You don’t want to mess with a West Ham supporter
WEST HAM versus Millwall, the fixture every mounted policeman dreads to see on the English football calendar.
A cocktail of two sets of volatile fans, hard men from east London meeting hard men from south London. Think Vinnie Jones in Lock, Stock and Two Smoking Barrels and multiply by 1,000.
Little wonder then that the midweek Carling Cup match escalated into violence. Somewhere among all the fighting by hooligans who hide behind the word “supporters”, West Ham actually progressed to the next round, though only after a couple of pitch invasions and general mayhem.
The one saving grace is that the two clubs don’t play in the same division so, barring them being paired together in the FA Cup, police can go back to their wives and kids.
Let me say though that Upton Park is an intimidating place to visit – and I have been there, as a Chelsea fan, on many occasions.
Rule number one is travel with a group of fellow fans.
Rule number two is get off the underground tube, having boarded at Fulham Broadway, at Whitechapel and go into the Blind Beggar pub for a toilet break. This is 16 stops after first getting on the District Line and heading east across the city. At Whitechapel you will know you are on the wrong side of town; it was the “local” to the infamous Kray twins.
Rule number three is board again and get off another seven stops down the line.
Rule number four is never go into the first pub you see. You will be looking for trouble, and trouble will find you. I once made this mistake and, despite the fact that my winter jacket was zipped right up to the neck, thus hiding the blue Chelsea shirt, I was spotted as an intruder. “You’d better get out of here, quickly,” my mate advised. I listened.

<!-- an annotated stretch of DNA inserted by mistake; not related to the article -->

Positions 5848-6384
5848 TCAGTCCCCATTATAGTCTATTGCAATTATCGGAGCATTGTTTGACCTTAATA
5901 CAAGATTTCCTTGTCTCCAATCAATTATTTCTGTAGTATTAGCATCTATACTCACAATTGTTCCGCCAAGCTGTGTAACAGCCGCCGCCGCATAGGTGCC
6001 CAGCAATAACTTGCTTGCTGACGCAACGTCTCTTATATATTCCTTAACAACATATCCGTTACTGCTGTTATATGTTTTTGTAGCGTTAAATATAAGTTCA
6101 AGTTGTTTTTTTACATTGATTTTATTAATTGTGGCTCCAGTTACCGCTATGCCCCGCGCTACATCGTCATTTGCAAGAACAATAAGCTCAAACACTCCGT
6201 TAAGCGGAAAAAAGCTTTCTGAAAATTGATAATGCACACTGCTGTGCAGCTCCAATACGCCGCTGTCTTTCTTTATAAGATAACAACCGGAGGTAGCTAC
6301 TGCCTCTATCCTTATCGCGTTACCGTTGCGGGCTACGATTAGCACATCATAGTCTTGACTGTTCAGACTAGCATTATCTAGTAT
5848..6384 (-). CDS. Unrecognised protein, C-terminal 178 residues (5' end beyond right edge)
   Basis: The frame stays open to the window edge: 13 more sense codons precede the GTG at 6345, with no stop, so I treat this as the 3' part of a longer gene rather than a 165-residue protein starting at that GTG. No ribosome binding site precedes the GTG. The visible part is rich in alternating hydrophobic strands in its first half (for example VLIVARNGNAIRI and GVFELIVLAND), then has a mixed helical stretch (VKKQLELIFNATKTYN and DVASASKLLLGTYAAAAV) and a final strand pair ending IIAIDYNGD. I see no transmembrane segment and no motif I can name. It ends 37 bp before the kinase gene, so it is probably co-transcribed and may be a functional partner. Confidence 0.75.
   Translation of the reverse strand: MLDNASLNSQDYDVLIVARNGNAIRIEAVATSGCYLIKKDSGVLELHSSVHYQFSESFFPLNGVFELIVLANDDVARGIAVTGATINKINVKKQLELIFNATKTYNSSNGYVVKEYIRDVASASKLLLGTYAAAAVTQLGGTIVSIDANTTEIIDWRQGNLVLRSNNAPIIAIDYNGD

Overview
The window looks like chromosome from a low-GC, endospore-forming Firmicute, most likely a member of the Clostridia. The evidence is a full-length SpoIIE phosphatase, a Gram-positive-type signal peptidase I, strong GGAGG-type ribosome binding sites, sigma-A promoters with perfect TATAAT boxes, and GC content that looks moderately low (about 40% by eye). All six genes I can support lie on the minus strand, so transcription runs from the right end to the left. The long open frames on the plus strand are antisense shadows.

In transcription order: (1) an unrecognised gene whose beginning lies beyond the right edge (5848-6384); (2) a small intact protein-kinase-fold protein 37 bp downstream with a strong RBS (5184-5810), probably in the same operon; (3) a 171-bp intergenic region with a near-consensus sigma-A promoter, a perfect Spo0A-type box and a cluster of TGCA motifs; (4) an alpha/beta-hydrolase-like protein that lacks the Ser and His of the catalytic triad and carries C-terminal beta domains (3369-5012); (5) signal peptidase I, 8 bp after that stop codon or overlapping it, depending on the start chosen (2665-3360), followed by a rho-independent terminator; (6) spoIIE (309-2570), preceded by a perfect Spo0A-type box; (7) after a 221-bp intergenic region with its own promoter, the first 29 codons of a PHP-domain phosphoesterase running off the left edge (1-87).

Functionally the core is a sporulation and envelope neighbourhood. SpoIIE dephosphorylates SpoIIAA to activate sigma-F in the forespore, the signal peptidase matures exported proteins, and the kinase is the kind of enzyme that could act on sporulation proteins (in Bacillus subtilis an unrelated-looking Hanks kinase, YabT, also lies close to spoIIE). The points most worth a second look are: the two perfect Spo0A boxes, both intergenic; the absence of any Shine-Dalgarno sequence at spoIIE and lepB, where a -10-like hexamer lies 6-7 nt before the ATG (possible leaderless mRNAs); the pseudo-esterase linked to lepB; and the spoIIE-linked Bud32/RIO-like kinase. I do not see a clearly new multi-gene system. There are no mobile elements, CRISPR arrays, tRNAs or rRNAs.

Rule number five is if you support a side other than West Ham, never take up the offer of a ticket in the home stand.
I did this, just the once, mind you, and it was the most surreal experience. Seated among the Upton Park faithful, the Chelsea fans were on the left of us, chanting at us. This section then started returning the chants, “Stick the blue flag up your arse” being the most tasteful. Then, the Hammers scored and the crowd erupted. My instant reaction was to put my head in my hands, until I noticed I was being watched. Up I jumped to “celebrate” the goal. Then, Chelsea equalised. I leapt up, again the odd one out. I swore, as if to chastise the Hammers defence. I sat down again, and watched the Blues fans bouncing around. It was like having a silent orgasm.
When it came time to leave, I walked down the road, past the “home” pub and into the “away” pub. When more Chelsea skinheads and hard men came into the pub I felt safe. Strength in numbers and all that. And afterwards it was the long way home.
You don’t want to mess with a West Ham supporter. Unless you happen to come from Millwall, that is.